This book has intrigued me ever since I heard about it. I volunteer to support and advocate for victims of crime and have often wondered, along with others in my field, who supports and advocated for the families of offenders? Especially violent offenders whose actions and crimes negatively impact not only their victims but also their families. Hard question.
In her book Through the Glass, Shannon Moroney tells her story: how her storybook marriage and life fell apart one month in, the day the policeman came to her hotel room to tell her that her husband had been arrested on charges of sexual assault, kidnapping and more. Shannon writes, in a straight forward way, of her journey through pain, guilt, denial, the loss of friends and employment and the many obstacles of the Canadian criminal justice system.
It is important to remember that this is Shannon's personal journey and it may not be the same journey that every one in this situation needs to take. I was impressed with how she stayed true to what she knew she needed to do for herself, despite the objections and misunderstanding of many of those around her. I was also impressed that she could write about her experiences in a way that didn't attack her attackers but simply states the facts, how she felt and what she did in a fair and understanding way. The story is very well written.
I must say that I was sceptical from time to time about the author's decisions in the process and wondered if they would turn out for the best. It was frustrating to read about the lack of help and understanding she received as she tried to follow a path that was not well marked or travelled. As a victim advocate, I was especially dismayed at the response she received from the victim advocate she was referred to, when it was determined that she also was a victim of her husband's secret life. I want everyone to know that not all advocates are as insensitive and rude as the one she dealt with. Even still Shannon persevered. She took the time to look inside herself and recognise what she needed. Then she went on a no-holds-barred search for support and help in moving forward with whatever decision she had made.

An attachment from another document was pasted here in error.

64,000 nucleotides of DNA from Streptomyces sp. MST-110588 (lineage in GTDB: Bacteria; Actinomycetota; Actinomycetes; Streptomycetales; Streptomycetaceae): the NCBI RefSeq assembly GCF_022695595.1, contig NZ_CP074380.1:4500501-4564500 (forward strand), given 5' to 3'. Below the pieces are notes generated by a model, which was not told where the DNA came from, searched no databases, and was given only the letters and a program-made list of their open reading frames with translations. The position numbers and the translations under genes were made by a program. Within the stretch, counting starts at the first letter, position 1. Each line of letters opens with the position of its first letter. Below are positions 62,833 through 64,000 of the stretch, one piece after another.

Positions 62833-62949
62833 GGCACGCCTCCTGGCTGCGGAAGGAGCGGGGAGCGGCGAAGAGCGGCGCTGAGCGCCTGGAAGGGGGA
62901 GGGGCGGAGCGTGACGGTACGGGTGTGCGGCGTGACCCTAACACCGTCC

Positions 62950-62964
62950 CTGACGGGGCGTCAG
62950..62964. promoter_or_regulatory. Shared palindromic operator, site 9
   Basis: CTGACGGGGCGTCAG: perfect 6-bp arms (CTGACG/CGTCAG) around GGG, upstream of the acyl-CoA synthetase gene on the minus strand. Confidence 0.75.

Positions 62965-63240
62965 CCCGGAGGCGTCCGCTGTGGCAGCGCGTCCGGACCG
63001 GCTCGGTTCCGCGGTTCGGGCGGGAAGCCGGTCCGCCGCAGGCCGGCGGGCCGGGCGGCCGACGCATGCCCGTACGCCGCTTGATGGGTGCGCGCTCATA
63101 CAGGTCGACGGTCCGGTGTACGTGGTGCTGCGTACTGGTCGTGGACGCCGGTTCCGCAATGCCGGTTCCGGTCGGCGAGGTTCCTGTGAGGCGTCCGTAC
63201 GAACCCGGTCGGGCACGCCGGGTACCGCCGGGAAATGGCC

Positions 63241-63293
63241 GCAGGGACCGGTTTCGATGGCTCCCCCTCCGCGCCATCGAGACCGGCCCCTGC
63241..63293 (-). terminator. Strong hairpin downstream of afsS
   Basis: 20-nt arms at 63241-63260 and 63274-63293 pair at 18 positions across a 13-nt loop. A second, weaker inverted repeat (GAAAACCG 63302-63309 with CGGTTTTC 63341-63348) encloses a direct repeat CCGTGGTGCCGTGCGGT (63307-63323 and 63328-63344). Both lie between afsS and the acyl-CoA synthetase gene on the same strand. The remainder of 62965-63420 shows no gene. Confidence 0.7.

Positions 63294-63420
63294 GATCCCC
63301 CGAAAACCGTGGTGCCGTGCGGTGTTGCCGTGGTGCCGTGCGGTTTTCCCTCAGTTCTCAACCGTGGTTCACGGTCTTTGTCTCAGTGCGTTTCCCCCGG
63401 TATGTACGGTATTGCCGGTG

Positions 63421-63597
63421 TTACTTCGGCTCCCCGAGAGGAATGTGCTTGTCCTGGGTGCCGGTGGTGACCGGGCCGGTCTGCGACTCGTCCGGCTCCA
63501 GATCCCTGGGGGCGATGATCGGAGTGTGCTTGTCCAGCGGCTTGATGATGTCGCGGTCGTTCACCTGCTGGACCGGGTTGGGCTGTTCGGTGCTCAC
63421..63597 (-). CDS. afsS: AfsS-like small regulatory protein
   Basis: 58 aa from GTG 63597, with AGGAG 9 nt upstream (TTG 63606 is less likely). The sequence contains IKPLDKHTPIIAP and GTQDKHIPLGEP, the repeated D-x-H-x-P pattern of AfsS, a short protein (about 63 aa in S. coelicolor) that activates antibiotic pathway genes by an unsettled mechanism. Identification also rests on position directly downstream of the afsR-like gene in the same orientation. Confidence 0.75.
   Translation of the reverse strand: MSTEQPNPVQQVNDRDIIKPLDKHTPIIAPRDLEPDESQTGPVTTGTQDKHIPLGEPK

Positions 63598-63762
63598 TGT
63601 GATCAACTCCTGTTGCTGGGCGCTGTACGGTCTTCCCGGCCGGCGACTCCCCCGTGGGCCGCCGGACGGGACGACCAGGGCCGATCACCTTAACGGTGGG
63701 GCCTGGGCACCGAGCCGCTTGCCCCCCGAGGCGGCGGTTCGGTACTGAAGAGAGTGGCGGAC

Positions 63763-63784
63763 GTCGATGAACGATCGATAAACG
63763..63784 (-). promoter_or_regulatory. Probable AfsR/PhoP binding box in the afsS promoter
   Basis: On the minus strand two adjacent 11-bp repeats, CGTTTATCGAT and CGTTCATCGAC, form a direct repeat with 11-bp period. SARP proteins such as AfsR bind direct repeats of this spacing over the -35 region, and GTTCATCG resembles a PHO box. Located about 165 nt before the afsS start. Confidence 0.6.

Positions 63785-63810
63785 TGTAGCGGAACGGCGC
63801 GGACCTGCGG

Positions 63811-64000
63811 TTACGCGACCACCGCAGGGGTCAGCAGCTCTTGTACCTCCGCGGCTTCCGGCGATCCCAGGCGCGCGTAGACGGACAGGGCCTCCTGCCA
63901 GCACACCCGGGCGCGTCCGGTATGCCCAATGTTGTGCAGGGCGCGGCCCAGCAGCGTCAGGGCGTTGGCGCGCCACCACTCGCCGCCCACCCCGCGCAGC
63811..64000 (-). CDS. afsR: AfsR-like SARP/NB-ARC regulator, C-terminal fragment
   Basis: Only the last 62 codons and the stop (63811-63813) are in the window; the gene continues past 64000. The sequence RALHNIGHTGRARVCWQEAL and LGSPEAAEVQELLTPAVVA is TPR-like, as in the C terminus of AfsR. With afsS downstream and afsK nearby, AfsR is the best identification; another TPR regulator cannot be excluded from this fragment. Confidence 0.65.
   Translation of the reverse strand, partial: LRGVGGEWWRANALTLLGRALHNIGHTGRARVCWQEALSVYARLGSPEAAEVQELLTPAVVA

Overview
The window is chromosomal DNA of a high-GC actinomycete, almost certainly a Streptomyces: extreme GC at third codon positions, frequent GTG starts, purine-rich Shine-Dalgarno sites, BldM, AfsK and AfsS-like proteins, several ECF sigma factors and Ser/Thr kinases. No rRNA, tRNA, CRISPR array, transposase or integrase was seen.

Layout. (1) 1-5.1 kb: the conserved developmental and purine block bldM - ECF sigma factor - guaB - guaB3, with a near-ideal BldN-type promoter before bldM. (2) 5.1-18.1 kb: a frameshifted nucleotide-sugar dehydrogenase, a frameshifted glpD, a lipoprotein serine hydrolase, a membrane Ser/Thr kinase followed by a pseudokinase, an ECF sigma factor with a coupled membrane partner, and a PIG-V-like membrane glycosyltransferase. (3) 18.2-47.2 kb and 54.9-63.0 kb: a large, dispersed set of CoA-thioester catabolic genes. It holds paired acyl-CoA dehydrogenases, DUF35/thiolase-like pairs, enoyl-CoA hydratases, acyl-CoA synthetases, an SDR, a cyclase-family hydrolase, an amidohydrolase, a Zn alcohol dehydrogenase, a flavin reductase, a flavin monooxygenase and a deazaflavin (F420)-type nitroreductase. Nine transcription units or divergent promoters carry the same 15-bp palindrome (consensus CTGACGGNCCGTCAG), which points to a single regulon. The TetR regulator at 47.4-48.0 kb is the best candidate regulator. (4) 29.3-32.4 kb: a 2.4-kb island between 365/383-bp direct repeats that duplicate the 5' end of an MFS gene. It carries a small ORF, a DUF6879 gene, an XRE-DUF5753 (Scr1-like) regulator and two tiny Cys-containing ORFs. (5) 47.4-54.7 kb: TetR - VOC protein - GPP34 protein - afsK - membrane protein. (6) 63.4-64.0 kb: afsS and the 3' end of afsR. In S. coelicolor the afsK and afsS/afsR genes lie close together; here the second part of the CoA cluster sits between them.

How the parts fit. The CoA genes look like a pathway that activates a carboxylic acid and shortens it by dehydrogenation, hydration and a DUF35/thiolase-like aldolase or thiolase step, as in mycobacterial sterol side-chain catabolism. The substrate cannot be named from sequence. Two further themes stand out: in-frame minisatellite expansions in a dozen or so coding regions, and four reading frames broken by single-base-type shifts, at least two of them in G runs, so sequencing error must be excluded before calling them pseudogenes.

You'll notice that I keep calling the author by her first name. As I read, I found myself connecting with Shannon and her story in a personal way - possibly because of the volunteer work I do and possibly because of my own personal experiences, or maybe just because she is so honest and open in telling her story. There were parts of the book and the conclusions she comes to with regards to improving the justice system in Canada, that I don't necessarily agree with. And many of her decisions are not ones I would have made for myself. But each of us must process our lives and deal with our personal calamities in our own ways. What I do think this book does is open a door to discussion that has long been ignored in our society: what do the offender's family go through in the aftermath of his/her criminal behaviour? I think these silent victims of crime will benefit greatly from Shannon's experiences and her continued advocacy in this area.
Character Development 5
Violence 2 – described crime scenes